On Day 7, Thursday, I had class. During lecture I pleated the tops of the three skirt sections and stitched the skirt seams together. That evening I dropped by the studio to use the tailoring irons to press open the skirt seams and steam the basted pleats down firmly. I left a 6" opening a the top of each side seam as a placket for getting in and out of the garment, as that is where the lacing on the bodice is. That night my roommate and I went to see Monty Python and the Holy Grail, which was playing at the local cinema, and it gave me renewed energy for the project. I stayed up all night stitching. I was using an unfinished 18th century petticoat as the underskirt for the kirtle, so I hemmed that and bound the top in a cotton tape waistband. I attached the kirtle skirt to another cotton tape, and stitched the tape to the bottom of the bodice (I chose to finish all the edges of the bodice, rather than binding the top S/As of the skirt to the bottom S/As of the bodice and attempting to finish them without bulk, as I was not lining the skirt in the traditional sense). I finished the second velvet sleeve, cut a velvet guard for the front neckline, and cut velvet straight tape for the hem of the skirt. I attached the neckline trim, simply folding the edges under and slip-stitching it down as I went, and bound the hem in the velvet strips. The hem is curved, but the velvet has such a slippery grain that there was no need to cut the strips on the bias. I went to sleep at 7 a.m.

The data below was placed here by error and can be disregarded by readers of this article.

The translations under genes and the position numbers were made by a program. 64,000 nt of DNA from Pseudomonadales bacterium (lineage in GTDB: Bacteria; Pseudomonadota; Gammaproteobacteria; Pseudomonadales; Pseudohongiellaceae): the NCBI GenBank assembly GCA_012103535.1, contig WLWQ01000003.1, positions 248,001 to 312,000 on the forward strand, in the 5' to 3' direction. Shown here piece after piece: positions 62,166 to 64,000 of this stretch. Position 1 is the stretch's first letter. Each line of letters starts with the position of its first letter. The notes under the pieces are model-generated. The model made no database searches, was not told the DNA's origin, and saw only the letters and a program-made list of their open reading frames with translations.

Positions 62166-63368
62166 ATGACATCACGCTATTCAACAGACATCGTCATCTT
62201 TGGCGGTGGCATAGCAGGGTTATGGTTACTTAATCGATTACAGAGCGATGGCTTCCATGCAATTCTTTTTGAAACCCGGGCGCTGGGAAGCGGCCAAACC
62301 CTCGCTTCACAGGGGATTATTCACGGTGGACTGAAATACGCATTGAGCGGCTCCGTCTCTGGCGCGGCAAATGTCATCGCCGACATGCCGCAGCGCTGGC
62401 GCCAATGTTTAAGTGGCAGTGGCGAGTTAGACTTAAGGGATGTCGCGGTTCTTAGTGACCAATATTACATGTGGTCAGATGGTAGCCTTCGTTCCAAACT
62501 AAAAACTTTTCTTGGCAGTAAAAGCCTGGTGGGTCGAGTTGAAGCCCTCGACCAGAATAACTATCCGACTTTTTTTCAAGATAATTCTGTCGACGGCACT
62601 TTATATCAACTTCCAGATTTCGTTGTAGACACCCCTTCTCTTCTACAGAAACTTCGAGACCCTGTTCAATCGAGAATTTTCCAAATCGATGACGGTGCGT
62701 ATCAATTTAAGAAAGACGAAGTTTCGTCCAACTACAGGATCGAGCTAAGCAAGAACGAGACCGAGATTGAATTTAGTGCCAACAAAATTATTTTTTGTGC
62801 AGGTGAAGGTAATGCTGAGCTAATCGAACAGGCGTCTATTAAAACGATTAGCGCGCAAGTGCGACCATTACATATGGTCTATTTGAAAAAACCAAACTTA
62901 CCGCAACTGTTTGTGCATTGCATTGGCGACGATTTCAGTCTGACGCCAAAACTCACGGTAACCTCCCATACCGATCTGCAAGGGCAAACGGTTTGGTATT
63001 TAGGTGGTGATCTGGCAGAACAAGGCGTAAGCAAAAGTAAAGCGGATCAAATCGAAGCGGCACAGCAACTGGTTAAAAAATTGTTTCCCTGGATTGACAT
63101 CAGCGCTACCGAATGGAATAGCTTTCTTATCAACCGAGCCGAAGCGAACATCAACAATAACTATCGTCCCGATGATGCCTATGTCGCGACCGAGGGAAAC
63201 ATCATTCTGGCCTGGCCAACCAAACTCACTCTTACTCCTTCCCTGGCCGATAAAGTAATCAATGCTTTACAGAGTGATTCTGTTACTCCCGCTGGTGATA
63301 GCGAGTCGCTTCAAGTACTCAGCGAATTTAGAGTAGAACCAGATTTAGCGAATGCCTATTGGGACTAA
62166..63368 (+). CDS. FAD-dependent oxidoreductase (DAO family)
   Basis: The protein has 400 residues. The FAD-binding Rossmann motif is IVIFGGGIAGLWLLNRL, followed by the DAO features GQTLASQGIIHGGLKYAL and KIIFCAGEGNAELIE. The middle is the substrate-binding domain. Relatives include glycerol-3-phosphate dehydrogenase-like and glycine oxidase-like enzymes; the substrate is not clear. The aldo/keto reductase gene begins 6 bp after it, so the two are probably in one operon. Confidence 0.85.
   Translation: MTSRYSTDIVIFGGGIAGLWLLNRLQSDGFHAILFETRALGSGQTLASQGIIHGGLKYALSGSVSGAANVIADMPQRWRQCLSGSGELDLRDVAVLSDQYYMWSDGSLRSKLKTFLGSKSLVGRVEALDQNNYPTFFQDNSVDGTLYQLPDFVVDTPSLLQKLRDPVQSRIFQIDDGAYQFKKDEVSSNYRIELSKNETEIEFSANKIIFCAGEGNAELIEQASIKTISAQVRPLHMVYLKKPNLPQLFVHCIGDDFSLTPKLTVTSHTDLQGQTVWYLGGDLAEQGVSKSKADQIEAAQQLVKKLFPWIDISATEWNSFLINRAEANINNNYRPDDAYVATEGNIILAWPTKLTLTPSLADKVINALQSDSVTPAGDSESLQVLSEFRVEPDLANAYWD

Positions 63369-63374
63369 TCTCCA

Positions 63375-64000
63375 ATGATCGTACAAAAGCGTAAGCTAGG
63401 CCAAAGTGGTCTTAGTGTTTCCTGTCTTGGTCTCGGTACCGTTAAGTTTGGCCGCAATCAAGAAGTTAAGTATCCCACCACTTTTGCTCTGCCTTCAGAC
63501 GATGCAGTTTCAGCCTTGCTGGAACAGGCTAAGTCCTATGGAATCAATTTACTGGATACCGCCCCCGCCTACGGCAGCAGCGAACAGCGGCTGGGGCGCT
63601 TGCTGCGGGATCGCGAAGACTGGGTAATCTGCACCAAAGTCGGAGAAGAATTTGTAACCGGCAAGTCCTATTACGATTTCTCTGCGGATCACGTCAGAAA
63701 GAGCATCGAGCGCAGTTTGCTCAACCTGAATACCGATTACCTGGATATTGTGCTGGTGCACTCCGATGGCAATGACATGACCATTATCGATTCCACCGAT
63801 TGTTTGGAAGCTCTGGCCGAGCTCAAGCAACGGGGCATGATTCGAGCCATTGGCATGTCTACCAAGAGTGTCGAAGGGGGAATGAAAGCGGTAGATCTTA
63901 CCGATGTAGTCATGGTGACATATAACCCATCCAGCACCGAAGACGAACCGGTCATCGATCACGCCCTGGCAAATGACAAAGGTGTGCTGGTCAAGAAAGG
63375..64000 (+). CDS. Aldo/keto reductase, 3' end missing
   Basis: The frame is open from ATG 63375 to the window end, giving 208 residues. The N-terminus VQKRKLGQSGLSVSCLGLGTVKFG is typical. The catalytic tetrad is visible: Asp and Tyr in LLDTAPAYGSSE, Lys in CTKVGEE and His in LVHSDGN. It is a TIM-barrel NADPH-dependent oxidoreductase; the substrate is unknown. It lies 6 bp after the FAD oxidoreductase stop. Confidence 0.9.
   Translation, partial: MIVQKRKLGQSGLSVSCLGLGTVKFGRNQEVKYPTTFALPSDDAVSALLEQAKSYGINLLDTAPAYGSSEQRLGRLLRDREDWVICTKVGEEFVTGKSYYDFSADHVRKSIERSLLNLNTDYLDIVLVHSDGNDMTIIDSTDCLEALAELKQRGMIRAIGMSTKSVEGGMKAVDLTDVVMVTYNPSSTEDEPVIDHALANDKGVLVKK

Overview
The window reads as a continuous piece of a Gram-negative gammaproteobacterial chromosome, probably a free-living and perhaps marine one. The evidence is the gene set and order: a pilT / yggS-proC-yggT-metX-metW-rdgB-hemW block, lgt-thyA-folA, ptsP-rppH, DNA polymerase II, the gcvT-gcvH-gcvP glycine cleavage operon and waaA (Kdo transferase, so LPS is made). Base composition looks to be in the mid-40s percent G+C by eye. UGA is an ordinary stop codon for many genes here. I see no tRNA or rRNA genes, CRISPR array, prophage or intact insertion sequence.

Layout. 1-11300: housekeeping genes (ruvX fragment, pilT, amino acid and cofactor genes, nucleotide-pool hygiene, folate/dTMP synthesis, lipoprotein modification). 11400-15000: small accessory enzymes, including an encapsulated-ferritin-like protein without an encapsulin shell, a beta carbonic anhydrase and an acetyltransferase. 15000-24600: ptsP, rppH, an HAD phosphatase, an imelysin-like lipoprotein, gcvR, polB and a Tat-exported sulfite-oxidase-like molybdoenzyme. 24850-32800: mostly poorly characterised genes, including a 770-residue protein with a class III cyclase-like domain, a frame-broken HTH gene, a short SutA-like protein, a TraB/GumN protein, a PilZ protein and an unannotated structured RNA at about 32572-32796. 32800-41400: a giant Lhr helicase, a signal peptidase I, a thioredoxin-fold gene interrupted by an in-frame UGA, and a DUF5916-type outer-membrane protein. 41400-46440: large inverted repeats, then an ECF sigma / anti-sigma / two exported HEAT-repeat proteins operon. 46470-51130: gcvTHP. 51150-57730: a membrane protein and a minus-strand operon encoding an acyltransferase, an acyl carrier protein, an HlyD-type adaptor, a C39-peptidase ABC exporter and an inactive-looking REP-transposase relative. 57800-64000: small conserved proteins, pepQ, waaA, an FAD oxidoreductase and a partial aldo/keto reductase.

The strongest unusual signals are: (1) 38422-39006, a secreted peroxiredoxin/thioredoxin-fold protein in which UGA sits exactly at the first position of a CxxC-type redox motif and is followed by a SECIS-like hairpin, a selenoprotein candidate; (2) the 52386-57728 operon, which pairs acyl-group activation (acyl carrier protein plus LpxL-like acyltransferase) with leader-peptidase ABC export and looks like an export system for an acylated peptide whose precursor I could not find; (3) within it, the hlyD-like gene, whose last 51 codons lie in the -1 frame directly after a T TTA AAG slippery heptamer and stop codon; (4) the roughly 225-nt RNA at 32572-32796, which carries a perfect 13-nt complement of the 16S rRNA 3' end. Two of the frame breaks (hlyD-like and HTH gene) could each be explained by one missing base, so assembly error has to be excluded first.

Grading and stitching the pleats:


On Day 8, Friday, I woke up at about 11 am (4 hours after I went to bed) and continued working. I drafted and cut out the partlet and began to stitch it. That evening I had SCA choir practice at Dame Sarra's, and while I was there I finished the partlet. I simply sewed the linen layer to the wool layer, right sides together, and turned it. I was going to understitch it (stitch the linen to the seam allowances from the wrong side) to keep it crisp at the turned edges, but after pressing I realized that it really didn't need it. Linen and wool take pressing really beautifully. That night before I went to sleep, I cut out a simple coif and seamed it together. Then I went to bed, in an attempt to get at least 6 hours of sleep before the event.

On Saturday morning, the day of the event, I was to be picked up by Sir Gareth and Mistress Gwen at 11. I woke up at 8, did my hair, got dressed, put in contacts (ugh), and flat-felled the seams on my coif. In the car on the way there I stitched the linen strings to the coif for wrapping around my head. In the dressing room at the event I pinned the sleeves to the straps of the kirtle (and through to the edges of the partlet) with my veil/sleeve pins (made by Lady Greta) because I hadn't had time to stitch eyelets for ties into the straps and sleeves. I also pinned the gold chain to the front of the bodice, with the pendant bearing the arms of Lord Diarmaid, to whom I am Demoiselle. The bodice is laced on one side with a dark red cotton lucet cord that I already had (I usually use it to sew my braid to my head), and on the other with a dark red cotton-linen braid. However, the two strings look almost identical, and you'd never know that I only had time to braid one cord before the event. =D I should mention that under everything I was wearing my 14th-15th century white linen shift. It is not as voluminous as a Tudor shift, but it did the trick. The belt is the silk sash of the house I am a friend of - Golden Oak Inn.

And then we had the event, and it was awesome! And I didn't spill food on my gown! And it was comfortable! And I only had to re-lace once!

And now I have to go finish the seams on the skirt, line the train with red wool, and line the bodice. And make a better coif that doesn't make me look bald. =)

Here are some more event photos, for good measure. =D